9. Ropie

    Ropie Member of the Month™

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    Hi Red, yes I know Nightfall by Asimov (also made into a novella by someone else, I think) but I can't see the connection with Helliconia. Then again, it's been a few years since I read either so you could be on to something ;)
     
  10. reddir

    reddir New Member

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    For me, I liked playing with the thought of how things developed for those who'd made the preparations.

    I don't remember how long the darkness was expected to last (very brief I think). But if one extends the concept for several thousand years, Helliconia's Pannoval might be one result.
     
  11. DDCOrange

    DDCOrange Registered User

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    I've read the series a very long time ago really enjoyed it. It had lots of original elements to it. Not only the cultures, conflicts and biology of the sentient species on Helliconia but also the human space station at the end of a very long teather back to Earth and how they deal with their situation.
    An excellent choice, highly recommended!
     
  12. krisbslick

    krisbslick Executor

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    just started it... not exactly what I was expecting (I didn't really know what to expect) but I'm enjoying it so far!
     
  13. Hobbit

    Hobbit Administrator Staff Member

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    OK: thanks for joining in!

    To be honest, kris, I suspect that the less you know about it, at least to start with, the better.

    Just be prepared for the slow pace, at least to begin with.

    Mark
     
  14. krisbslick

    krisbslick Executor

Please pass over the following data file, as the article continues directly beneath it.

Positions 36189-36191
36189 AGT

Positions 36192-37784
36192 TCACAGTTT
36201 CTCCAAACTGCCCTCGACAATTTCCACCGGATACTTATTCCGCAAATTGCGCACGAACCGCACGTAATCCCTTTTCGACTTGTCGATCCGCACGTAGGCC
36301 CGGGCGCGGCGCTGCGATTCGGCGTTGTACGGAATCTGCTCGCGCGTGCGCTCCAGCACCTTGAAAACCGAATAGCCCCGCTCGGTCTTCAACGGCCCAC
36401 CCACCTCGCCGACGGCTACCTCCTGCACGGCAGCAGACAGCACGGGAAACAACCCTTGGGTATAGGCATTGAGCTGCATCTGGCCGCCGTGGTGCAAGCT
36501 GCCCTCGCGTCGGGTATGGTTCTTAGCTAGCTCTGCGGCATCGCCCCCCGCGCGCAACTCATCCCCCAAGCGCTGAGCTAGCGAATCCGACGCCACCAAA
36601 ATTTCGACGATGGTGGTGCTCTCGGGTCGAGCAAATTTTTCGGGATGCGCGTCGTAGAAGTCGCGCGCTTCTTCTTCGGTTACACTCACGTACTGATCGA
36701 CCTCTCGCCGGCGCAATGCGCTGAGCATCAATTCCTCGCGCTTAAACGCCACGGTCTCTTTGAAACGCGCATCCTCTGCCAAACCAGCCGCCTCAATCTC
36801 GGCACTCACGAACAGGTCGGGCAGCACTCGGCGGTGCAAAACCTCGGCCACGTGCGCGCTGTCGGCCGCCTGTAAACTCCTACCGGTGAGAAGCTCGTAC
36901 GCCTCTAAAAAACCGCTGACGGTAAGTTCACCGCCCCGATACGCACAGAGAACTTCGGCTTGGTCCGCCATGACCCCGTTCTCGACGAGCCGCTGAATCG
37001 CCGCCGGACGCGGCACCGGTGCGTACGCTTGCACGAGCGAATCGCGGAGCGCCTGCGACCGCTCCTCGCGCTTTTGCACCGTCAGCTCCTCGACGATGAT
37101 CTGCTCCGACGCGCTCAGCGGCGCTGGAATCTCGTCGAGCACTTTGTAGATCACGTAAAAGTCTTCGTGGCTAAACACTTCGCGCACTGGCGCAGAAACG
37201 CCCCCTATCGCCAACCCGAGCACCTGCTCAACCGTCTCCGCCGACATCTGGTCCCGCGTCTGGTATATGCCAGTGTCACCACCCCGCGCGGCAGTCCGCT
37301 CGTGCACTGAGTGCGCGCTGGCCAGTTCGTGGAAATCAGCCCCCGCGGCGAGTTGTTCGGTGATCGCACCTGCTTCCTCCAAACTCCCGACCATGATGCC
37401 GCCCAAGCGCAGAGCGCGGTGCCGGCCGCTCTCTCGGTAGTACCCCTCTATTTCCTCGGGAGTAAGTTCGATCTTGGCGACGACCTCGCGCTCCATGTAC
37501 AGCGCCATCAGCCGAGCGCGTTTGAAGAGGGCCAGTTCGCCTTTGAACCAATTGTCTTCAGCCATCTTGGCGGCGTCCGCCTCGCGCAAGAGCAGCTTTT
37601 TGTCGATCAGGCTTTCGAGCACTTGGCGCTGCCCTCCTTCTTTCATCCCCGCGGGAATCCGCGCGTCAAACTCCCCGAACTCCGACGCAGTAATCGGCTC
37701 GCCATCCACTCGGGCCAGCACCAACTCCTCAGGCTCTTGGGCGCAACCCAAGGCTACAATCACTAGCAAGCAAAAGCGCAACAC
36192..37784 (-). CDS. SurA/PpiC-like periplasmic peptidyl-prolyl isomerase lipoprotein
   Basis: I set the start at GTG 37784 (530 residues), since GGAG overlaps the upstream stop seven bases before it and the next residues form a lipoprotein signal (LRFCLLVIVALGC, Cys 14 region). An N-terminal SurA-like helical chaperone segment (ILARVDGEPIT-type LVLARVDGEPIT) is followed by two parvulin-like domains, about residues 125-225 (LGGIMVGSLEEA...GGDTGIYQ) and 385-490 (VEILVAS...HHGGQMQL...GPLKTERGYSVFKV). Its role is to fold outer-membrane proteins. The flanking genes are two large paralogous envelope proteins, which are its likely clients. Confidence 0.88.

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    just finished. and damn... i think i got the bone fever, because that was sick!

    only thing was the ending seemed rushed and ended abruptly.. i guess that's what the sequels are for!
     
  15. Hobbit

    Hobbit Administrator Staff Member

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    Nice one, Kris: pleased you liked it.

    What did you like best/worst?

    Mark
     
  16. krisbslick

    krisbslick Executor

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    I loved the world Aldiss created, it gave so much room for my imagination to play.

    the characterization I'd say was the weakest aspect of the novel if I had to pick out something.. I wanted to root for Laintal Ay but nothing really hooked me... really wanted him to take charge and
    somehow kill the phagors at the end

    enjoyed the world immensely

    PS
    What the hell happened at fish lake ??? why did all the phagors freeze?? what was the real reason? I guess i must of missed it!

    -Kris
     
  17. Hobbit

    Hobbit Administrator Staff Member

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    Yes: I'd agree with that, although I later realised (on re-reading many years later) that that detached nature allows it to be 'a planetary romance', rather in the style of HG Wells, where the characters rather play second fiddle (at least in part) to the actions and changes on the planet itself. The planet itself is a character and the reader revels in its appearance and changes.

    Didn't get that first time: but as Brian is (still, I think) vice-president of the HG Wells Society, perhaps I should've.

    Mark
     
  18. Queso

    Queso New Member

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    I've just bought this on Kindle edition after reading it for the first time nearly 25 years ago. Have to say I'm enjoying it and understanding it much more this time around.

    The clue is in Aldiss's description. Fish Lake is mirror like, not a ripple. The water is already several degrees below zero, but there isn't enough energy in the lake for small ice crystals to form and join together to freeze it. Water can exist in this state, but it's really unstable. When the phagors jump in the small ice crystals suddenly have something to form around, at which point the entire body of water suddenly crystalises into more stable ice. It's called super-cooling. My guess is that Aldiss used it to illustrate how science is being interpreted as magic, because of everything the Oldorandans have forgotten during the winter.

    BTW, first post here. Yay me!! :D
     
  19. algernoninc

    algernoninc Now I'm an axolotl

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    good point queso. Aldiss mentions in some other parts of the series how science may appear as magic to the uninformed observer. Glad you like it, I also discovered Helliconia in 1990, I think.
     
  20. Ropie

    Ropie Member of the Month™

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    This was probably the best part in the book, I thought.